basic education for all. Basic literacy skills are essential for reducing the rate of child mortality, achievement of gender equality in education and other fields, eradicating poverty, controlling over population growth, and ensuring sustainable development of the country. Sen (1989) states that quality basic education enables children to have literacy skills of life and for continuous learners or lifelong learners. It is also observed that if parent are 124 literate they would send their children to school, literate individuals are able to access more educational opportunities. All of the educational policies emphasized free and compulsory education for children in Pakistan but it could not be achieved in its true spirit. Now primary and secondary education in Pakistan is free but there are serious concerns over its quality. Annual Status of Education Reports (ASER) claimed that the quality of basic education in Pakistan is miserable in the light of students’ performance in English, Urdu and Mathematics.





Q.3: Teacher education is confronted with multiple challenges in list 21st century. Give suggestion to overcome?                              (20) Marks


Ans:            Teacher    education   is   confronted    with    multiple challenges in list 21st century:

The purpose of teacher education is to produce teachers who have professional competencies. The role of teachers is no longer confined

to teaching alone. They need to be thorough professionals, fully equipped with high academic standard, pedagogical and practical skills. In this age of globalization, we need to make the system of teacher education more innovative and futuristic in order to respond to the changing demands of the society. To maintain the standards and to update the quality of teacher education we require commitment and training of people concerned.

Teacher educators thus have to be motivated enough to plan for their own personal and professional development. They are expected to take responsibility and take charge for their own learning and development. As such self-discipline and selfregulation are the key factors responsible for success. Effective teacher education prepares new teachers for a role which is both complex and demanding. Accomplished teaching simultaneously involves command of subject matter and how to teach it to diverse students. Putting all this into practice on a daily basis is extremely demanding in the age of globalization (Kaur, 2010).

The basic role of teacher education is to:

Train teachers to teach pre-school children. Train teachers to teach primary school children.

Train teachers to teach secondary school children. Train teachers to teach higher secondary children.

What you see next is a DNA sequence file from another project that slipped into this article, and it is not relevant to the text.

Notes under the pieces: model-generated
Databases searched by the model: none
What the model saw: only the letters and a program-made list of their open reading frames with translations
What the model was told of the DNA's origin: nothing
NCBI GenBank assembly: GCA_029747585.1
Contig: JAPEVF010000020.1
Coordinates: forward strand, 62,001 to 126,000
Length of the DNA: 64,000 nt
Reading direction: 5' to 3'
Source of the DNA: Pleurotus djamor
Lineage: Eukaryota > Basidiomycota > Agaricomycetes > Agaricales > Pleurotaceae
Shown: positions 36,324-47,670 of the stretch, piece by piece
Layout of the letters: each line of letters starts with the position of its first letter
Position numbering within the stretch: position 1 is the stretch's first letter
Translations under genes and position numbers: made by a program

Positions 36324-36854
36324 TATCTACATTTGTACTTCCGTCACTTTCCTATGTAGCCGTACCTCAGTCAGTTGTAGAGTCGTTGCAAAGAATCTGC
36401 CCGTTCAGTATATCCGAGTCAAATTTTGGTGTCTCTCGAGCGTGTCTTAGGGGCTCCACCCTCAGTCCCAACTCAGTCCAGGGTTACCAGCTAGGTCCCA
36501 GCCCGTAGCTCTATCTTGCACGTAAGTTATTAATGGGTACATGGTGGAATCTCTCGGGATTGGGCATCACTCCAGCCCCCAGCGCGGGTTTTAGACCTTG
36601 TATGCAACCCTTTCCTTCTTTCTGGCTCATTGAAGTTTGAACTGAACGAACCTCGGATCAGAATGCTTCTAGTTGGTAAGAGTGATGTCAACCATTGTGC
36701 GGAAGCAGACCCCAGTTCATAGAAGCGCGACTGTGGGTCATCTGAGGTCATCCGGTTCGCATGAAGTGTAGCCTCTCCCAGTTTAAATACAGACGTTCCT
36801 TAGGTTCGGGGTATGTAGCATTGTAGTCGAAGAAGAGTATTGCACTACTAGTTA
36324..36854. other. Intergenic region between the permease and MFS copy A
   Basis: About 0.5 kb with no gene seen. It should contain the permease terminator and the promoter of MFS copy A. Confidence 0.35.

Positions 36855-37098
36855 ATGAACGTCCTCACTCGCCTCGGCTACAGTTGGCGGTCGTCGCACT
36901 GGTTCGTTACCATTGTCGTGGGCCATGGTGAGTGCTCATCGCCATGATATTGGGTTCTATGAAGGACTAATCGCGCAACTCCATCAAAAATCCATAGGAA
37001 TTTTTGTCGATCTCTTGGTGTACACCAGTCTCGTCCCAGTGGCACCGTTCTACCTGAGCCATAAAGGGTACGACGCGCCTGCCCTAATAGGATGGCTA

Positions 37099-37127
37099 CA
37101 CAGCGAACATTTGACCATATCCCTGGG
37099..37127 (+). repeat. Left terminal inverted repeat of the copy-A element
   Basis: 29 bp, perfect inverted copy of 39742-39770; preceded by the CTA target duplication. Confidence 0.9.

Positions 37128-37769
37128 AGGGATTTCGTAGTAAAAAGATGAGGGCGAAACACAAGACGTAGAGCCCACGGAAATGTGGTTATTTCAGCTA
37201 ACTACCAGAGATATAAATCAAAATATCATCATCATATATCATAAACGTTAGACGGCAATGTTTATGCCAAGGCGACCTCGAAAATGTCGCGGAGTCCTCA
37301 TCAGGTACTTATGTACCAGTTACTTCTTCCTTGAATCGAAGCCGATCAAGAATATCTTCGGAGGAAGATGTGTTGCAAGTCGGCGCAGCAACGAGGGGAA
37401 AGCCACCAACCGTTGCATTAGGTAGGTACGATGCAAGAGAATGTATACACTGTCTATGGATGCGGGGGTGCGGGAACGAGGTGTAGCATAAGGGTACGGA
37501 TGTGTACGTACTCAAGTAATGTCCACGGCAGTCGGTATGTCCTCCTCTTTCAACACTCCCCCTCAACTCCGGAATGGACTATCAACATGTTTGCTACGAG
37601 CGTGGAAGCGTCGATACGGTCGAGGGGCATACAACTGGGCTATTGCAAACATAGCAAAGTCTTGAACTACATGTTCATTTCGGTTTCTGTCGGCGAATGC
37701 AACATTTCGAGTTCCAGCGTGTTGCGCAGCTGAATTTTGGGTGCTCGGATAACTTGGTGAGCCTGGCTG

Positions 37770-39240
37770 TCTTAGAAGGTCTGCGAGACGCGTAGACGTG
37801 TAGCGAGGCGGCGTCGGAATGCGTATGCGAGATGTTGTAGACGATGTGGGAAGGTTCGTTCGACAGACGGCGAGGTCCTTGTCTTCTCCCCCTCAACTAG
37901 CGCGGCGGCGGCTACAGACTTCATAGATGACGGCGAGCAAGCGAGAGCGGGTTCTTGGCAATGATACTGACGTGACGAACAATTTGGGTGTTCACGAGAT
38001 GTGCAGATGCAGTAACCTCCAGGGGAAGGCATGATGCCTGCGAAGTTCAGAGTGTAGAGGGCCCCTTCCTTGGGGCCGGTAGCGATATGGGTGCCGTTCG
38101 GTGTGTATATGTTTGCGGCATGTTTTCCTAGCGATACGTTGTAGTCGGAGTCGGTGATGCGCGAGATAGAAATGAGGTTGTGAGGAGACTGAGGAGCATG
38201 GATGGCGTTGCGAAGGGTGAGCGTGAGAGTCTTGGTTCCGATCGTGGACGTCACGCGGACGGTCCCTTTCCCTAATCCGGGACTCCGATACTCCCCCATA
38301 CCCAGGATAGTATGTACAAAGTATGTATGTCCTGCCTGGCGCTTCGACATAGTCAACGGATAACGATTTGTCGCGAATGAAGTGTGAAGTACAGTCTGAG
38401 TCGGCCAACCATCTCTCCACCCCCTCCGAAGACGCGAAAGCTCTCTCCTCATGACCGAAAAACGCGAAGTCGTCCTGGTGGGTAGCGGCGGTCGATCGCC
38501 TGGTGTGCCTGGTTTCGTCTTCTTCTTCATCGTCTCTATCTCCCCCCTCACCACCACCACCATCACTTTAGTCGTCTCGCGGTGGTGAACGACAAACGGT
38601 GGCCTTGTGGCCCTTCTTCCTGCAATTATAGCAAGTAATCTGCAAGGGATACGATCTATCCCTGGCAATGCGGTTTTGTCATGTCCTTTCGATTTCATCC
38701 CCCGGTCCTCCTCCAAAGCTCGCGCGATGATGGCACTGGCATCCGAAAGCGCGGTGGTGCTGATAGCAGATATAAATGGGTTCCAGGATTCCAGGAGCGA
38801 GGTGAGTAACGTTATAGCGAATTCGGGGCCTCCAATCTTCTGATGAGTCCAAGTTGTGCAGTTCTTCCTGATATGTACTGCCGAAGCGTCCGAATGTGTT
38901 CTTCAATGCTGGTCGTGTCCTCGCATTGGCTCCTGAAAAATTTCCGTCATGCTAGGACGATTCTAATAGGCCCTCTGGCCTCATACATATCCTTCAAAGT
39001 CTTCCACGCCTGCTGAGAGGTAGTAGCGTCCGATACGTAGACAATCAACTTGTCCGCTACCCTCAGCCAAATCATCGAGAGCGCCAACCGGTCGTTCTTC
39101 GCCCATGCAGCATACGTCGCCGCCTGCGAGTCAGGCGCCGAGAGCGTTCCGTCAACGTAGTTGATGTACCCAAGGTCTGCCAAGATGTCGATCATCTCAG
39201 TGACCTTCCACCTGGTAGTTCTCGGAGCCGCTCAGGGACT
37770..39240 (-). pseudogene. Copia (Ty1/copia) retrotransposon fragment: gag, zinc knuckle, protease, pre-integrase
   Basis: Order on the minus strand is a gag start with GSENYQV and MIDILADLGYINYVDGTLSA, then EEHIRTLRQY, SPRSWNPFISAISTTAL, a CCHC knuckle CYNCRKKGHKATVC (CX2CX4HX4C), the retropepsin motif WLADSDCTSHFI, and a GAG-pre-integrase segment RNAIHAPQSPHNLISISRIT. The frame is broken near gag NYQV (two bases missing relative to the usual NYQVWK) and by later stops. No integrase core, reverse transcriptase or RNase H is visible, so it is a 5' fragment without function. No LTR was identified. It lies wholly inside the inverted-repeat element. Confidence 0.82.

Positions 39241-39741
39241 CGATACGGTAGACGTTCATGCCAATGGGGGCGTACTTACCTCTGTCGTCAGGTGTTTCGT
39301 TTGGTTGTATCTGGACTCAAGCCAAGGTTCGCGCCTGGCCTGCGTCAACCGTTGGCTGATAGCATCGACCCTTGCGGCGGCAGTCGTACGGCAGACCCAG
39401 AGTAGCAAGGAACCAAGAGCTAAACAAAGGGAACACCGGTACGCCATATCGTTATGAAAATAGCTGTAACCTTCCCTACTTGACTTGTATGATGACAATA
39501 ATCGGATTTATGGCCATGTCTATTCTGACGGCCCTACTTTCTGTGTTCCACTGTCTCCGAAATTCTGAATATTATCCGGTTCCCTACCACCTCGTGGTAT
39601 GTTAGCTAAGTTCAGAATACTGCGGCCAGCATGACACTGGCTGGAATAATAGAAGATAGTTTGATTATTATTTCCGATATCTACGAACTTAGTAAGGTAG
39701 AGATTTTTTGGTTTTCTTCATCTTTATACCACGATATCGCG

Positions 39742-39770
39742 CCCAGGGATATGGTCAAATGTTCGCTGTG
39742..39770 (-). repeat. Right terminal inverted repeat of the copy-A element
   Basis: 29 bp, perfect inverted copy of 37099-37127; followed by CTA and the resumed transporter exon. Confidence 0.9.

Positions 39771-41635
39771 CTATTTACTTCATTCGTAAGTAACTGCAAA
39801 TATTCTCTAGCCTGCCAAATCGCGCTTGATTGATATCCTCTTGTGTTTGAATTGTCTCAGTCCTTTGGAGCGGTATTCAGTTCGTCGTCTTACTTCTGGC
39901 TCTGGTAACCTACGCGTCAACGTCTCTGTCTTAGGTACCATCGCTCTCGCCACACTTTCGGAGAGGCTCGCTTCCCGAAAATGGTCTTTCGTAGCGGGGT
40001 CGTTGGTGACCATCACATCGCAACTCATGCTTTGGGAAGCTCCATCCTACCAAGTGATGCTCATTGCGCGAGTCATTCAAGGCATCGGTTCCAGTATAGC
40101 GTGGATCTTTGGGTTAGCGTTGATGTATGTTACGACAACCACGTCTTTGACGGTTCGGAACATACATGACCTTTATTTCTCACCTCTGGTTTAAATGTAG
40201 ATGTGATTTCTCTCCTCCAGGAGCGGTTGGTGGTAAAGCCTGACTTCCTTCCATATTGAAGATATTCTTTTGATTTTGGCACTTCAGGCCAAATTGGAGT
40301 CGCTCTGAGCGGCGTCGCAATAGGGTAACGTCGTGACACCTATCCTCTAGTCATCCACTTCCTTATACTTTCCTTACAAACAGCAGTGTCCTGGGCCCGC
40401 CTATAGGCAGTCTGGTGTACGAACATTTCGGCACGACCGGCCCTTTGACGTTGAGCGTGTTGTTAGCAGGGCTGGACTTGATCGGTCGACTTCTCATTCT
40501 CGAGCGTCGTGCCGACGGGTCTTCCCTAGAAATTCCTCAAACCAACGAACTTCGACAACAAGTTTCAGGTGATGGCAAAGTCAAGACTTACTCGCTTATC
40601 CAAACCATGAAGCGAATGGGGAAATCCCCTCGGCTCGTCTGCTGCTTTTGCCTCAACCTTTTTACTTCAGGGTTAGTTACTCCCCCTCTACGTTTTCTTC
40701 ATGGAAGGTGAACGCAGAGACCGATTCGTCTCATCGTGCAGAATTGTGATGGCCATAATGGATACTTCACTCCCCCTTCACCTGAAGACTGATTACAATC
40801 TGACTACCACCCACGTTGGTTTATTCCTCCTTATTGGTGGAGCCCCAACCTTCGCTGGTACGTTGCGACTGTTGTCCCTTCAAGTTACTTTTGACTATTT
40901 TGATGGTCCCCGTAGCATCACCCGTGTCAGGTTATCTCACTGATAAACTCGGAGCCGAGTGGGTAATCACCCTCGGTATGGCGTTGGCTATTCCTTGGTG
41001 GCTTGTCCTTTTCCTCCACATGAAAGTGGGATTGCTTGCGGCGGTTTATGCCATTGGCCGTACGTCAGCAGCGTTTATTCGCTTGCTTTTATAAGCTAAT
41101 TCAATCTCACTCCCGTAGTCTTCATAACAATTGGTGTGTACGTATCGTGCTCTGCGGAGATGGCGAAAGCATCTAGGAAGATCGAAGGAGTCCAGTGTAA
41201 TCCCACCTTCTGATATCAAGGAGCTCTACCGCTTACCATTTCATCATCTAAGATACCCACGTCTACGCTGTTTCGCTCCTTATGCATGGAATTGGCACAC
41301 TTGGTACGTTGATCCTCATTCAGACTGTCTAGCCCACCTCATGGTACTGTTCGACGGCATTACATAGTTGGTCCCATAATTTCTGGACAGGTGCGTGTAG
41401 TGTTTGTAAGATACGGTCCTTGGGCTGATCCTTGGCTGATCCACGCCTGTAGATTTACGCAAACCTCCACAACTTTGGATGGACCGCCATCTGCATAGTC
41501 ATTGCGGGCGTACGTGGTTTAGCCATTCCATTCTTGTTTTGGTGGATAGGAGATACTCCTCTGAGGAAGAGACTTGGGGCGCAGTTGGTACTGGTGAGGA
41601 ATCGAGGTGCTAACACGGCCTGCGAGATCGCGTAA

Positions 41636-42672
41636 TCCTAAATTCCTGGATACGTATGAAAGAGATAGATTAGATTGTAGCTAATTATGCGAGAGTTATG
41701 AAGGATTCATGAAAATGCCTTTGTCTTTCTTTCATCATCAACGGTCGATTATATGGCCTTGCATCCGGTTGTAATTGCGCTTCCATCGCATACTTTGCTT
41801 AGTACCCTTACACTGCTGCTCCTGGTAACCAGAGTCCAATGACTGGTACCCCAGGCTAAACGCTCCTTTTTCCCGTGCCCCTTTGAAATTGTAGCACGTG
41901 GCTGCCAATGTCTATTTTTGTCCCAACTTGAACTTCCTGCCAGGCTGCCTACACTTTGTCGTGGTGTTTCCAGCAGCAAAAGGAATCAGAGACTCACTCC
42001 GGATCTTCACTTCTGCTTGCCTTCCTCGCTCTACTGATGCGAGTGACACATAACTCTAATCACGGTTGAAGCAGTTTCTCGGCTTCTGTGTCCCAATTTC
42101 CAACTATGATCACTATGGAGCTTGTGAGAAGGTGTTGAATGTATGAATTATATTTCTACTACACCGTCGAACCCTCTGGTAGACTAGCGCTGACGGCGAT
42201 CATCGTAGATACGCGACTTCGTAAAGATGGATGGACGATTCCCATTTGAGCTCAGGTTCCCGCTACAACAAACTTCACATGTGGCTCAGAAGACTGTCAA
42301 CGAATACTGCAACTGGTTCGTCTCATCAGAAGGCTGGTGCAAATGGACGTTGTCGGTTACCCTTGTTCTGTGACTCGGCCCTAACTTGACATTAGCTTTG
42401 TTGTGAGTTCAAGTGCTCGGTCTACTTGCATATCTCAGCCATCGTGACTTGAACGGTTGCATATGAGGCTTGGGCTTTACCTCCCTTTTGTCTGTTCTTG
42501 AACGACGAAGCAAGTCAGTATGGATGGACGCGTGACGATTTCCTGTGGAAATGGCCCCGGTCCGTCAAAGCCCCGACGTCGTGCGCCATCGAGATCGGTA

At all these levels besides having mastery over the subject to be

taught the teachers also require different skills like identifying the needs of the learner, selecting appropriate methods of teaching and

learning aids etc. Besides these they also need to have catered to the all-round development of children. The role of teacher education hence has a very vital role to play as its products go and work right from the grass root level of the society. As we move ahead in the 21st century with LPG as our driving theme our entire focus should be on our product. What we need to emphasize is the quality by giving the necessary self-confidence through competence both in theory and its application. Both should be inter-linked so as to make his learning effective and 146 applicable in his real life too. Our aim should be to make him face the real challenges in the life. Teacher education should concentrate on making our teacher’s techno savvy. We need to use the technology for our own benefit. Teacher education should develop multi-skills among our teachers so that they are able to use technology in the teaching-learning and also participate in the process of creation of new knowledge. Teacher education also needs to look into innovative ways of evaluation along with teachers learning (Vartak, 2004).

Quality assurance:


With the increasing participation of the private institutions and the ever rising thrust on autonomy for the existing institutions, it is imperative that demands would be made on quality assurance.





Though we regard teacher education as a profession, we are different when we compare ourselves with the other professions like medicine,

engineering etc. We are still tentative about the importance of the pre- service and in-service training in acquiring the required knowledge and skills by our students. The one year training program a pre- requisite for becoming a teacher is rigorous no doubt, but it is somewhat rigid. We are more driven by the form of the course rather than the content. Ability to generate new ideas, commitment and dedication in our work is essential to make ourselves professionals.